'Parcel Motels' revolutionise how couriers operate
Irish courier firm Nightline have developed a new concept designed to allow customers greater freedom in when they collect and drop off packages.
The international courier has invested €5mto build 20 specifically designed locker units across Dublin, which will allow customers to pick up and leave packages for delivery when it is most convenient. Each unit, which contains 80 lockers, is available for access around the clock, starting from July.
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These new ‘Parcel Motels’ are expected to appeal to customers buying online, who are able to enter the local Nightline motel address as their delivery address rather than their own address. Customers will then receive a text message to their mobile phone when the consignment is ready for collection, and are able to pick up goods from a self-service terminal of their choice. The Parcel Motels are located at useful locations, such as petrol station forecourts, and convenience store car parks.
Nightline CEO John Tuohy introduced the scheme to mark the 20thanniversary of Nightline: “With the ever-increasing growth of the e-commerce market in Ireland, estimated to be worth €3.5bn, we know that Nightline Parcel Motel will become a recognisable and important part of online shopping for communities around the country.”
British courier Parcel2Go is also planning to utilise Nightline’s services, and believes that the concept will revolutionise the delivery industry:
“This represents a big step forward for the parcel delivery industry,” said Richard Mercer, marketing director at Parcel2Go. “Nightline’s new service is set to make it quicker and simpler for certain customers to access delivery services, and that has to be applauded.”
FedEx is Reshaping Last Mile with Autonomous Vehicles
FedEx is embarking on an expanded test of autonomous, driver-less delivery vehicles to develop its last-mile logistics.
The US logistics firm piloted autonomous vehicles from Nuro in April this year, and the pair will now explore that further in a multi-year partnership. Cosimo Leipold, Nuro’s head of partnerships, said the collaboration "will enable innovative, industry-first product offerings that will better everyday life and help make communities safer and greener".
FedEx will explore a variety of on-road use cases for the autonomous fleet, including multi-stop and appointment-based deliveries, going beyond more traditional applications of the technology in single-route movement of goods from A-B. Exponential growth in ecommerce is spurring its broader experimentation in new autonomy solutions, Fed-Ex says, both in-warehouse and on-road.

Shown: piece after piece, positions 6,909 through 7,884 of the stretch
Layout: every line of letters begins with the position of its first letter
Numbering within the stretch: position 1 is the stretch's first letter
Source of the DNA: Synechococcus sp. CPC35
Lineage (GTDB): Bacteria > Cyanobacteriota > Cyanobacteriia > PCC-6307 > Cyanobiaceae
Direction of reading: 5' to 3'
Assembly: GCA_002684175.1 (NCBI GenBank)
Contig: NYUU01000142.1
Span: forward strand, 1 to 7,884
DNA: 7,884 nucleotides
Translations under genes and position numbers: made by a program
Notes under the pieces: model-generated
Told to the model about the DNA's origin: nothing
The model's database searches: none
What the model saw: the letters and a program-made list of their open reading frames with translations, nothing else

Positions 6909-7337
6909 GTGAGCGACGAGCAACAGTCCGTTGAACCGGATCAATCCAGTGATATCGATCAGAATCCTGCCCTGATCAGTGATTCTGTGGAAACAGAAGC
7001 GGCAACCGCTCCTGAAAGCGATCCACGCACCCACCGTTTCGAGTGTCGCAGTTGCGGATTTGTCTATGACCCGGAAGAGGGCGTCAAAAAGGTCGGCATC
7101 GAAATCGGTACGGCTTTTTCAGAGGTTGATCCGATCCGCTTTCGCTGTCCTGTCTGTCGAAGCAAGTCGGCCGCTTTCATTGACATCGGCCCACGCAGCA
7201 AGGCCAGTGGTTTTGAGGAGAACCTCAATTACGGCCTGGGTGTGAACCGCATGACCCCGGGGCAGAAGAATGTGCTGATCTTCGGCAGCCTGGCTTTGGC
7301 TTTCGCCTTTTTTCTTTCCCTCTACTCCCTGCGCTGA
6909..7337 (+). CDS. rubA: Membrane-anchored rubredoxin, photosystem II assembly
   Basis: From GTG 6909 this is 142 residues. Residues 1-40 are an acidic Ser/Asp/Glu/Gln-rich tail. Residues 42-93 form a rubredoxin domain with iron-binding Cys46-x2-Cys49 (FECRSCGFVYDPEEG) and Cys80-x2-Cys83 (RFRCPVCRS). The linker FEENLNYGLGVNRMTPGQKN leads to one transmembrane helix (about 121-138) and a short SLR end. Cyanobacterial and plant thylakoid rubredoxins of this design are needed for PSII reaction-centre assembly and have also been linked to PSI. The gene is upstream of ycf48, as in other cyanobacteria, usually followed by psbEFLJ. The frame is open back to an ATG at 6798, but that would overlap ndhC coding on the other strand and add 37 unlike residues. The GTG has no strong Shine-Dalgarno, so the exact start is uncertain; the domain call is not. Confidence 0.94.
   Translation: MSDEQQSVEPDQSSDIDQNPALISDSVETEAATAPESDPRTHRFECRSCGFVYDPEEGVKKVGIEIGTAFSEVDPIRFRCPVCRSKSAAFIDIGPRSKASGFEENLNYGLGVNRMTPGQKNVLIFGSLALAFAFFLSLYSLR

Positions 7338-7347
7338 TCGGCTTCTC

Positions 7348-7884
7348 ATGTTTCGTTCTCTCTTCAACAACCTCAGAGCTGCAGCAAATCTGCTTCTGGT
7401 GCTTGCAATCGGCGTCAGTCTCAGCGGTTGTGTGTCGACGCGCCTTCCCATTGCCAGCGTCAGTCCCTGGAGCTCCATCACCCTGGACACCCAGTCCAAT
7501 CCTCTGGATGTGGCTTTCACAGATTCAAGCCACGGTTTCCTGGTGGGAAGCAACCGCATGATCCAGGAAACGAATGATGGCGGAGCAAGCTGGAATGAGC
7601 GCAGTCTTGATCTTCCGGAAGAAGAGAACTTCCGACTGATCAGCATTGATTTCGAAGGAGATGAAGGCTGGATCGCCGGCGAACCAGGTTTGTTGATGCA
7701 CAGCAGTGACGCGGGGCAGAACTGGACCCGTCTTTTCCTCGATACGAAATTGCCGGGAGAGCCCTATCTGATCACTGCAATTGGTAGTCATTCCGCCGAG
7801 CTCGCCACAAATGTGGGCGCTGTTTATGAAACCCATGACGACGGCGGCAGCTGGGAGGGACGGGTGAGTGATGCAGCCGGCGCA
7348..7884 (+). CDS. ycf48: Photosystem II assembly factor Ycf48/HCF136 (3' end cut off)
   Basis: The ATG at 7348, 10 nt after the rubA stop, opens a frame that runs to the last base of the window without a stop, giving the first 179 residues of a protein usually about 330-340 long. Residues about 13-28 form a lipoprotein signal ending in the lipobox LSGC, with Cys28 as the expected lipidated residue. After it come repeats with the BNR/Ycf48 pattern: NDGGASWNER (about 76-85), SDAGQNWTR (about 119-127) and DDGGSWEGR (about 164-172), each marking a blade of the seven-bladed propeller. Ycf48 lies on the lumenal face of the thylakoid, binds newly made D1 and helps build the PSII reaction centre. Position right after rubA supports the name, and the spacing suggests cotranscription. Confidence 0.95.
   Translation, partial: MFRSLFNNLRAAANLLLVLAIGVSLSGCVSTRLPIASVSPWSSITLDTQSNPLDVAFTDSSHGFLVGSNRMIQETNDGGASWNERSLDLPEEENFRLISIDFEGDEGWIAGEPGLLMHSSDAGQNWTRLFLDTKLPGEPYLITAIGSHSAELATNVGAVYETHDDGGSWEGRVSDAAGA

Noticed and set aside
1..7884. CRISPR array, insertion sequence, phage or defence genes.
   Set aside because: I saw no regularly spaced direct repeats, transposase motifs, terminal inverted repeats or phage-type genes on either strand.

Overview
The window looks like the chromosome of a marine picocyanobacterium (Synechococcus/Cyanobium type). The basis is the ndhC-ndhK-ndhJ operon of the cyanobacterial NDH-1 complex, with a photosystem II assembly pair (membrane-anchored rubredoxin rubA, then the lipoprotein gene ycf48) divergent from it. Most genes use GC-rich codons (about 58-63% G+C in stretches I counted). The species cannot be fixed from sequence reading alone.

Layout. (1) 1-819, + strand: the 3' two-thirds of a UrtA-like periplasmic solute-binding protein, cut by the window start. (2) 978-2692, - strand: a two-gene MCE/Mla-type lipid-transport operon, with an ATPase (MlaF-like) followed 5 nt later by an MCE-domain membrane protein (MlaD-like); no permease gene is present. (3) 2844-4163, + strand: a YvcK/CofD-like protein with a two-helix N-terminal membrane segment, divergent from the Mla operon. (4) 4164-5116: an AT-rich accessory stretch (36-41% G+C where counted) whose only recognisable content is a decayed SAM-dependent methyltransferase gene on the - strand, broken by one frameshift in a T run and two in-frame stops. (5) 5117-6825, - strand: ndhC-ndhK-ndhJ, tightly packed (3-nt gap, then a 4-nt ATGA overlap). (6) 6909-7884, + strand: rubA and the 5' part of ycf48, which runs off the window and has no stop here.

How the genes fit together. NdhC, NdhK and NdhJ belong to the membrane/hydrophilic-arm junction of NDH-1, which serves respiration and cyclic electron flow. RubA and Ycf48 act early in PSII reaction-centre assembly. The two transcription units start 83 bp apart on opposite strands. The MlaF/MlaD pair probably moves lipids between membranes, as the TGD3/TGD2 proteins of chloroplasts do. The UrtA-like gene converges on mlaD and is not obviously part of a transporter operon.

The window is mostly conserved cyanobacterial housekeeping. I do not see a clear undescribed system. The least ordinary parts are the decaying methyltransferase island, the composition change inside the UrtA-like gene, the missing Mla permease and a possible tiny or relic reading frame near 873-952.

“FedEx was built on innovation, and it continues to be an integral part of our culture and business strategy,” said Rebecca Yeung, Vice President, Advanced Technology and Innovation, FedEx Corporation. “We are excited to collaborate with an industry leader like Nuro as we continue to explore the use of autonomous technologies within our operations.”
The changing role of couriers
Unlike structured delivery networks, operating under long-term partnerships and contracts, agility is where couriers deliver true value - and their ability to deftly solve last-mile fulfilment has most acutely been felt during the pandemic. For the billions of people around the world forced to stay at home to protect themselves and their communities from the spreading COVID-19 virus, couriers have been a constant. They may have been the only knock at the door some people experienced for weeks or months at a time.
But the last-mile has been uprooted by a boom in ecommerce, a shift that has been most apparent in the UK, US, China and Japan, according to the Global Parcel Delivery Market Insight Report 2021 by Apex Insight. These are markets with dominant economies and populations used to running their lives with a tap of a screen or double-click of a mouse.
“Getting last mile delivery right has long been a challenge for retailers,” says Kees Jacobs, Vice President, Consumer Goods and Retail at Capgemini. “In 2019, 97% of retail organisations felt their last-mile delivery models were not sustainable for full-scale implementation across all locations. Despite increasing demand from customers, companies were struggling to make the last mile profitable and efficient.”
Jacobs says that the pandemic alleviated some of these stresses in the short term. With no other option, consumers were understanding and tolerant, if not entirely happy, with longer delivery times and less transparent tracking. “But, as extremely high delivery demand continues to be normal, customers will expect brands to contract their delivery times,” he adds.
Last mile's role in ESG
Demand and volume weren’t the only things that have changed during the pandemic - businesses looked closer to home and as a result became more sustainable. Bricks and mortar stores were transformed from mini-showrooms to quasi-fulfilment centres. Online retailers and other businesses sought local solutions to ship more faster. In densely populated London, UK alone, Accenture found that delivery van emissions dropped by 17%, while Chicago, USA and Sydney, Australia saw similar emissions savings.